In every conversation with Niantic, we were surprised to find ourselves consistently using the same words to describe a similar vision of the future. One specific moment stood out to me the most. In one of my calls with Kei, Niantic’s VP of product, I learned that when his home town in Japan was hit by a natural disaster, thousands of players in the Niantic community used Ingress as a way to gather people together in the city to help with local economic recovery efforts. This portrait of people empowered by a Niantic game giving back to a community was so clear, that I couldn’t help but connect the common thread between our own product and Niantic’s. In this new shared vision, games didn’t just connect people online - they could physically move people and bring them together in real life. It became obvious to our team that Niantic would be one of the most important companies shaping how people interact with each other in the future. The opportunity to expand our vision, and connect people wherever they are, was just too exciting to let pass. So today, we’re thrilled to join forces with Niantic and help create experiences that build meaningful, real-life bonds between people around the world.

I’m excited to begin working with, and learning from, so many talented people across Niantic, including Kei, Yuji, Dennis, Charu, Jeff, and Meghan, and of course under the guidance and leadership of John, Megan, and Mike.

Thank You

As we take this next step forward with Niantic, I want to acknowledge how grateful I am to have been on this journey — only now can I connect the dots looking back. So many things needed to go right that we couldn’t have controlled, and so many people had to come together for us to accomplish what we did. Over the last four years, we pioneered a whole set of new products and experiences that connect people closer to their favorite games and to each other. I’m so proud of what we’ve created, and even more so of the people on this journey with us. I am forever grateful for the team that helped build Mayhem from the ground up: Eugene Oh, Eric Yuan, Zenas Han, Michael Chen, Yvonne Ko, Ray Wu, Hynek Jemelik, and Nate Jones. Thank you!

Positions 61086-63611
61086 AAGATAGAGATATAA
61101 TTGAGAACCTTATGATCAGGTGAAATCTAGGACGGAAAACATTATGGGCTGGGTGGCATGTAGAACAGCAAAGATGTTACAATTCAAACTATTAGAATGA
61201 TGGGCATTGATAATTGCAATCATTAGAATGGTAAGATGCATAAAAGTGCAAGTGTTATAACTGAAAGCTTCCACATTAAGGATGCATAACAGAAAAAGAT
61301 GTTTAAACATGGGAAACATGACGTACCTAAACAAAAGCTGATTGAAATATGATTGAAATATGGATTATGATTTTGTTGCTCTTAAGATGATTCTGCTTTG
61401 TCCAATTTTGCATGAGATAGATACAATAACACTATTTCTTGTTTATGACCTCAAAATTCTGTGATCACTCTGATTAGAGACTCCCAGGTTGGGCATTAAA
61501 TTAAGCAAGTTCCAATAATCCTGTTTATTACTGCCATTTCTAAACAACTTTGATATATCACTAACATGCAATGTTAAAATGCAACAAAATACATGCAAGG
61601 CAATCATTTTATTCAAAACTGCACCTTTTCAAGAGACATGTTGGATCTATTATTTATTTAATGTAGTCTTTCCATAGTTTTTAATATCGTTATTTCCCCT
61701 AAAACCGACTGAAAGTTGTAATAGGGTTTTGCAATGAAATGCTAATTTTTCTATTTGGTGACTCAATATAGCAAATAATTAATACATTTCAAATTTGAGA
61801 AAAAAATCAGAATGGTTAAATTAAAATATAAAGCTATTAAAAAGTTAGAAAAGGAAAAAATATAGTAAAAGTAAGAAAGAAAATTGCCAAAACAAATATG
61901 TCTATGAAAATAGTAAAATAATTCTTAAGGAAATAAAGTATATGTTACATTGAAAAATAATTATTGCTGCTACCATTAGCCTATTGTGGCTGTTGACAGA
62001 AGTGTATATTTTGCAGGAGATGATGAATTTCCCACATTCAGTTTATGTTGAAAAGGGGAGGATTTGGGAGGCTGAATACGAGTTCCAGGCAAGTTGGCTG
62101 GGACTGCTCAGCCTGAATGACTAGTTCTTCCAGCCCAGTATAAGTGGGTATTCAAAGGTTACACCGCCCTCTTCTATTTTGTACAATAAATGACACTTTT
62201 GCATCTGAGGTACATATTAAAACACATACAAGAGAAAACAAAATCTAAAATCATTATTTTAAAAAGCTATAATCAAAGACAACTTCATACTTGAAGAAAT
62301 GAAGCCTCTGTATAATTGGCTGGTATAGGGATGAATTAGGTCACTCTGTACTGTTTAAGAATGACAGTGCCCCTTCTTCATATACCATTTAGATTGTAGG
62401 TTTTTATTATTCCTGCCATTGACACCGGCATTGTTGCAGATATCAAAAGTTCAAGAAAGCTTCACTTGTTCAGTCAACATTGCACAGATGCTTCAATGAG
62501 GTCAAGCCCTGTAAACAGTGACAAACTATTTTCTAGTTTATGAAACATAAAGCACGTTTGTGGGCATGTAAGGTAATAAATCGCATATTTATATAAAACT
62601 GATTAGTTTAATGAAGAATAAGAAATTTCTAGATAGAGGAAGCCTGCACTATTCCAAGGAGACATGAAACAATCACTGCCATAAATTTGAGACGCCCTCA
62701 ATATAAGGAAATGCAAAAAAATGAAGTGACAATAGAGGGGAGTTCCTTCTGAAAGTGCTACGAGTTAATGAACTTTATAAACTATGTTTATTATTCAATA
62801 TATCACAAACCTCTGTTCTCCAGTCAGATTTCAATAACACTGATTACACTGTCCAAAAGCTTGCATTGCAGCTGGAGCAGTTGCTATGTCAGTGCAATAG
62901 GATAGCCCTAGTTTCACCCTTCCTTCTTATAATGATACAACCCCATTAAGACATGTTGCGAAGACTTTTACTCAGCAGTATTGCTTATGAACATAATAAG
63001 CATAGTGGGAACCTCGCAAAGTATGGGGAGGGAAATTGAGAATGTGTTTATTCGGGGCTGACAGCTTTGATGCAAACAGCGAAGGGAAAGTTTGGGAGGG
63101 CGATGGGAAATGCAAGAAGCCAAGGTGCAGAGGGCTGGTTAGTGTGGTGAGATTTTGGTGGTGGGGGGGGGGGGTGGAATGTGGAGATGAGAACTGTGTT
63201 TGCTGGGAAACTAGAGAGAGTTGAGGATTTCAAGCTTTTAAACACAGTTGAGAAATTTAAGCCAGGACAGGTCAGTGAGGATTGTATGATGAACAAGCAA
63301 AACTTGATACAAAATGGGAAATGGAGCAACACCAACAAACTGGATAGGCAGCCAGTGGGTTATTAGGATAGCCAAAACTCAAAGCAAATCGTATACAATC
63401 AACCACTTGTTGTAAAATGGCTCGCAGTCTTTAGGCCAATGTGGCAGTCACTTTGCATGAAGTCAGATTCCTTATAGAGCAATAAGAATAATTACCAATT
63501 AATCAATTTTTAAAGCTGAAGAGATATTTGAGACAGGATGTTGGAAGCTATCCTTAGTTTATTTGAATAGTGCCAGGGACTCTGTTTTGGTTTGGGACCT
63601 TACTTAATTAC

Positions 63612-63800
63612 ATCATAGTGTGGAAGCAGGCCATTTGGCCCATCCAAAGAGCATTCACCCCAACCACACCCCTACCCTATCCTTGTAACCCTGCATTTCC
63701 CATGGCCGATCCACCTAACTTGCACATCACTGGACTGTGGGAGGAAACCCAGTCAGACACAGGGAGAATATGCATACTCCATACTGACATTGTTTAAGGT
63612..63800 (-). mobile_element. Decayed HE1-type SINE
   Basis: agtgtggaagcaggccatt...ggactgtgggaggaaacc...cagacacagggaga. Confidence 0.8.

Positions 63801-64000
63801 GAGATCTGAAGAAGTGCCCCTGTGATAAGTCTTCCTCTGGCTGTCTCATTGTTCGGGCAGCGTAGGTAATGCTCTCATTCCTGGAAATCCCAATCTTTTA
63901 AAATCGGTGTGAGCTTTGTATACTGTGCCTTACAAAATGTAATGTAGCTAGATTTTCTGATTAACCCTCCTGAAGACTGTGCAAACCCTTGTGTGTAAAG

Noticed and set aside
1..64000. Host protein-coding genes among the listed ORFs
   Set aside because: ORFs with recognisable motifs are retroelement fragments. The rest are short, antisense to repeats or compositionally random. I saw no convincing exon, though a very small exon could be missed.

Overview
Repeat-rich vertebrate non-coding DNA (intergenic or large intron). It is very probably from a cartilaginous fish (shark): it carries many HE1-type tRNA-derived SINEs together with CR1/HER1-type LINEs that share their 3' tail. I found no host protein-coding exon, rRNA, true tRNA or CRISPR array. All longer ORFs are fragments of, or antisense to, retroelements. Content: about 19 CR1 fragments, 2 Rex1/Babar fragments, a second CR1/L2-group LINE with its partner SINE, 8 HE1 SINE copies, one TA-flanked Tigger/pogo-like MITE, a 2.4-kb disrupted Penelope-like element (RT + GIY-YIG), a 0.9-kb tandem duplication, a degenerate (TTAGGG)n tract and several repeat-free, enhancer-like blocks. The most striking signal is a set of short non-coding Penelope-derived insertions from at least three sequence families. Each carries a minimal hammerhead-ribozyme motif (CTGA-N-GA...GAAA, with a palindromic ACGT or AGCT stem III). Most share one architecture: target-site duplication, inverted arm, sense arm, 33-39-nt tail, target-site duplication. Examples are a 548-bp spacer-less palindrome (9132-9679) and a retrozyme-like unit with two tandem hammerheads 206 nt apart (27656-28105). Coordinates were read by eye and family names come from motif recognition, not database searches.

Thank you to each and every single member of the Mayhem community. You turned our product into your home and helped us build an incredible experience for everyone. Your partnership and support along the way inspired us to focus on big, exciting problems and will continue to drive us forward at Niantic.

We also wouldn’t be here today without our world-class team of investors and advisors, who gave us the capital, time, and wisdom when we needed it most. Thank you so much — Amit Kumar from Accel, Anamitra Banerji and Gaurav Jain from Afore Capital, Jon Bassett, Lisa Cuesta, and Callum Booker from NextGen VP, Michael Seibel and Gustaf Alstromer from Y combinator, Kevin Lin, Ruchi Sanghvi and Aditya Agarwal (via South Park Commons), Paul Buchheit, Paul Levine, Jeffrey Rosen, John Graham, Amy Buechler, Wei Zheng, and Pek Pongpaet. It was an honor to have each of you as partners on the journey with us.

And finally, thank you to our better halves Lydia and Sophia. You made the road we traveled a lot less bumpy, and the destination even more worthwhile.

Ivan, Anhang and the Mayhem Squad